In my series on British trees, I’ve come back to one that’s quite familiar… the hazel.
Hazel catkins are coming out in the woods in mid-February, dangling and swaying in the cold wind, but promising warmer days to come.
I love looking for them, as they are one of the first signs of spring.
Hazel trees (Corylus avellana) have played such an important part in our history and folklore that it’s difficult to know where to begin. After the last ice age, about 11,000 years ago, they expanded rapidly throughout Britain, becoming one of the first tree species to lay claim to the newly exposed earth. It’s likely that the earliest human settlers took hazel nuts with them as a food source, which would have hastened the progress.
In Scotland, hazel often forms an under-storey of oak and birch woodlands, but it is dotted here and there in stands of its own, such as the ancient Ballachuan hazel wood in Argyll.
THE NATURE OF HAZEL
‘Tree’ is not really the best word for a hazel, because the species forms a tallish bush, no more than about 20 feet high. Instead of having just one trunk it produces several slender stems which spring up from the same root – in effect, it is naturally self-coppicing. This is a feature which humans have always found extremely useful. Since ancient times, the pliable branches of hazel have been chosen for weaving and thatching; they strengthened wattle-and-daub walls, and were cut for agricultural fencing.
Hazel leaves are finely serrated and rounded in shape, coming to quite a sudden point at the end. They appear after the catkins, and often turn a vivid shade of yellow before dropping in autumn.
Both male and female flowers are borne on the same tree. The catkins are the male flowers, and when they are fully open they produce little clouds of pollen that are dispersed by the wind, to settle onto the tiny red female flowers. The fruits ripen into hazel nuts in late autumn.
The small buds open into pinkish red flowers
Hazel is a valuable food source for a huge array of wildlife. Red squirrels, wood mice, dormice, jays, woodpeckers and nuthatches feed on the nuts, while the leaves provide food for red deer, roe deer, and the caterpillars of many moths and butterflies. Coppiced hazel offers shelter for ground-nesting birds like nightjars, nightingales, willow warblers and yellowhammers. A whole world of lichens, liverworts and mosses thrive on its greyish-brown bark.
THE MAGIC OF HAZEL
“The air surrounding hazel trees is said to be magically charged with the quicksilver energy of exhilaration and inspiration.” (www.thegoddesstree.com)
In folklore, the hazel tree is associated with the goddess Brighid, who brings divine inspiration. Forked branches of hazel were – and still are – used for dowsing, and an ancient belief in its protective qualities made a hazel staff the accessory of choice for pilgrims, shepherds and other countryside wanderers. Magic wands were fashioned from hazel, and it was once thought that if you wore a crown of hazel twigs and wished very hard, your wish would come true!
Known as the Tree of Knowledge in Norse mythology, the hazel was sacred to the god Thor; in Irish and Welsh folklore, the hazel was believed to be a fairy tree, and it still grows near many holy wells. Tara, the seat of ancient Irish kings, was located close to a hazel wood; and it is said that members of the Fianna, a legendary band of Irish warriors, learned to defend themselves with only a hazel stick and a shield.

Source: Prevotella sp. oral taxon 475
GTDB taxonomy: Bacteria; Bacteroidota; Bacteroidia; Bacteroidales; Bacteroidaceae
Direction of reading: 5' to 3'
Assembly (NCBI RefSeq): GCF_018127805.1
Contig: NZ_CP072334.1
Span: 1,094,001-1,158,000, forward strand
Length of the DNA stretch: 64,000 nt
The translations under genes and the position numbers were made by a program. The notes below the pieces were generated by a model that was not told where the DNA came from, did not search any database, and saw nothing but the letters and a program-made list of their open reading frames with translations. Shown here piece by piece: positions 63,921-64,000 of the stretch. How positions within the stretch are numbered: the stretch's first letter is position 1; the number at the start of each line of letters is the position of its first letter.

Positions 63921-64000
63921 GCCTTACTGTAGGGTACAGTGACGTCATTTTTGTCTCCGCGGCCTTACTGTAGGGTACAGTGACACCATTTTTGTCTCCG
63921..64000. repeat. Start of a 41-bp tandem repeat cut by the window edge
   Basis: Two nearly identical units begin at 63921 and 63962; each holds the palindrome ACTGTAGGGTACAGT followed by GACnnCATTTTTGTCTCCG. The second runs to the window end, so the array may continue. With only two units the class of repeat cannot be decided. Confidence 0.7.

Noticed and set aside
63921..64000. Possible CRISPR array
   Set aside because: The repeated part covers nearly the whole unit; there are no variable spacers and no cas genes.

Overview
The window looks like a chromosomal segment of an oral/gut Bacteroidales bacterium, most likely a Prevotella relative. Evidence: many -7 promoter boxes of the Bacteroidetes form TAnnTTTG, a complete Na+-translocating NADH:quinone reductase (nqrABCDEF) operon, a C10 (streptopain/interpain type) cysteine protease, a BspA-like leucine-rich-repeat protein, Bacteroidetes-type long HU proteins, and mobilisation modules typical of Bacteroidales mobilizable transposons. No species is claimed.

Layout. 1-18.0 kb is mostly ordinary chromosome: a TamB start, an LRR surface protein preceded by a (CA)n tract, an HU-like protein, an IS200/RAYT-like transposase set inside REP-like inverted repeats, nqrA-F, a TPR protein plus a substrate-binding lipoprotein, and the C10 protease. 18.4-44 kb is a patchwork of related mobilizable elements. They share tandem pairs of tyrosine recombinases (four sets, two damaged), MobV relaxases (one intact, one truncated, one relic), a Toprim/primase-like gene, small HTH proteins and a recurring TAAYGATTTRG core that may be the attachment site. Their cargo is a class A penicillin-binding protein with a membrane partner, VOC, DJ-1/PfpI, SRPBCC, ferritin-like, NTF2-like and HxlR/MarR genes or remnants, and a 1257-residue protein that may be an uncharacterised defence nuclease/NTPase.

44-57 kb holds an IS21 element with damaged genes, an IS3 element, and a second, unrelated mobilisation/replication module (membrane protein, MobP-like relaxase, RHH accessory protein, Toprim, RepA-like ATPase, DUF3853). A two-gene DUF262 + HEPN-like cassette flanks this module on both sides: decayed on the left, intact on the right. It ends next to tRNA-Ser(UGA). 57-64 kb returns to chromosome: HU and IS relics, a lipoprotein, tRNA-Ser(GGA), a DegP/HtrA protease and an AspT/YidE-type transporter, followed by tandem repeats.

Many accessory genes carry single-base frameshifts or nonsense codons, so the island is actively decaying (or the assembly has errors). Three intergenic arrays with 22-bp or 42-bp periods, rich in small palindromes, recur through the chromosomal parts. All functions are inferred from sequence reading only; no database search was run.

According to an ancient Irish legend, a hazel tree bent its branches over the Well of Wisdom. Nine hazel nuts fell into the pool, and were eaten by salmon, a fish revered by the druids. The fish developed bright spots on their scales according to how many nuts they had eaten.
Later, while cooking one of these salmon for his druid master, a young lad called Fionn mac Cumhaill couldn’t resist eating some of the fish himself. In so doing, he absorbed the salmon’s magical knowledge and grew up to become one of the most heroic figures in Irish mythology.
The old Irish word for hazel, ‘coll’, crops up in many place names, the most obvious being the island of Coll off the west coast of Scotland. Others have developed from the Scottish Gaelic word ‘calltuin’, which means ‘hazel grove’: Barcaldine in Argyll, and Calton Hill in Edinburgh are just two examples. It is also associated with Clan Colquhoun whose clan badge is the hazel. In the Ogham tree alphabet favoured by poet and historian Robert Graves, the letter C is represented by Coll, the hazel.
The old belief that hazel nuts contained so much bite-sized wisdom is the source of the phrase ‘in a nutshell’.
One of the most beautiful woods I’ve ever visited is Ballachuan hazel wood on the island of Seil in Argyll. This is believed to be one of our very oldest woods, dating back as far as 7500 BC. In spring, the woodland floor is a tapestry of bluebells, wood sorrel, primroses, violets and wood anemones, with dappled sunlight streaming through the low canopy and warblers singing in the trees.
Cultivated hazelnuts are called filberts, taking their name from St Philibert’s Day on 20th August, the date by which, traditionally, they are supposed to begin ripening. (Wild hazel nuts are often known as cob nuts.)
Holy Cross Day on 14th September was a school holiday up until the First World War, giving school children a chance to gather the nuts.
Nutcrack Night was celebrated during November, when the first of the stored nuts were cracked and eaten. Some churchgoers apparently enjoyed them so much that they would take a pocketful to church on the following Sunday, and crack them during the sermon!
- Trees for Life
- The Woodland Trust
- Scottish Wildlife Trust
- Eco Enchantments
- The Order of Bards, Ovates and Druids
- The Goddess Tree
Photos copyright © Colin & Jo Woolf